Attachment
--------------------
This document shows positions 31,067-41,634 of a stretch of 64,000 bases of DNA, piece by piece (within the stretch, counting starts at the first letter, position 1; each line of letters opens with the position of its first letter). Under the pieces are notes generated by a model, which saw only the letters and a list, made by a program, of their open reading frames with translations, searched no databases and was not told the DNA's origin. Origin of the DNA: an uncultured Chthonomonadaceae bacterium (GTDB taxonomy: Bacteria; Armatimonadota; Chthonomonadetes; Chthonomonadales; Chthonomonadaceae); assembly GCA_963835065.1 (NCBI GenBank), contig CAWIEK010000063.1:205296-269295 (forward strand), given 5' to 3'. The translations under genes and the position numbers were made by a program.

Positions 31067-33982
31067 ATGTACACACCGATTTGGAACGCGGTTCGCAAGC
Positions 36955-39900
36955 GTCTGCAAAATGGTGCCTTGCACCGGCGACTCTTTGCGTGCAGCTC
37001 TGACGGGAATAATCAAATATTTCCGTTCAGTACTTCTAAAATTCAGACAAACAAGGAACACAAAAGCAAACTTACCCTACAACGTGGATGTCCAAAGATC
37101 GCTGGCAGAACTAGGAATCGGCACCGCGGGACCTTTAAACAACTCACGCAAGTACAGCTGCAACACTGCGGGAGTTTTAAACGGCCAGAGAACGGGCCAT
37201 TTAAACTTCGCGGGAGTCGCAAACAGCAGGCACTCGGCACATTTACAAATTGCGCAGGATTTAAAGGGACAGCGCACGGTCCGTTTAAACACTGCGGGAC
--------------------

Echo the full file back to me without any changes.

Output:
This document shows positions 31,067-41,634 of a stretch of 64,000 bases of DNA, piece by piece (within the stretch, counting starts at the first letter, position 1; each line of letters opens with the position of its first letter). Under the pieces are notes generated by a model, which saw only the letters and a list, made by a program, of their open reading frames with translations, searched no databases and was not told the DNA's origin. Origin of the DNA: an uncultured Chthonomonadaceae bacterium (GTDB taxonomy: Bacteria; Armatimonadota; Chthonomonadetes; Chthonomonadales; Chthonomonadaceae); assembly GCA_963835065.1 (NCBI GenBank), contig CAWIEK010000063.1:205296-269295 (forward strand), given 5' to 3'. The translations under genes and the position numbers were made by a program.

Positions 31067-33982
31067 ATGTACACACCGATTTGGAACGCGGTTCGCAAGC
Positions 36955-39900
36955 GTCTGCAAAATGGTGCCTTGCACCGGCGACTCTTTGCGTGCAGCTC
37001 TGACGGGAATAATCAAATATTTCCGTTCAGTACTTCTAAAATTCAGACAAACAAGGAACACAAAAGCAAACTTACCCTACAACGTGGATGTCCAAAGATC
37101 GCTGGCAGAACTAGGAATCGGCACCGCGGGACCTTTAAACAACTCACGCAAGTACAGCTGCAACACTGCGGGAGTTTTAAACGGCCAGAGAACGGGCCAT
37201 TTAAACTTCGCGGGAGTCGCAAACAGCAGGCACTCGGCACATTTACAAATTGCGCAGGATTTAAAGGGACAGCGCACGGTCCGTTTAAACACTGCGGGAC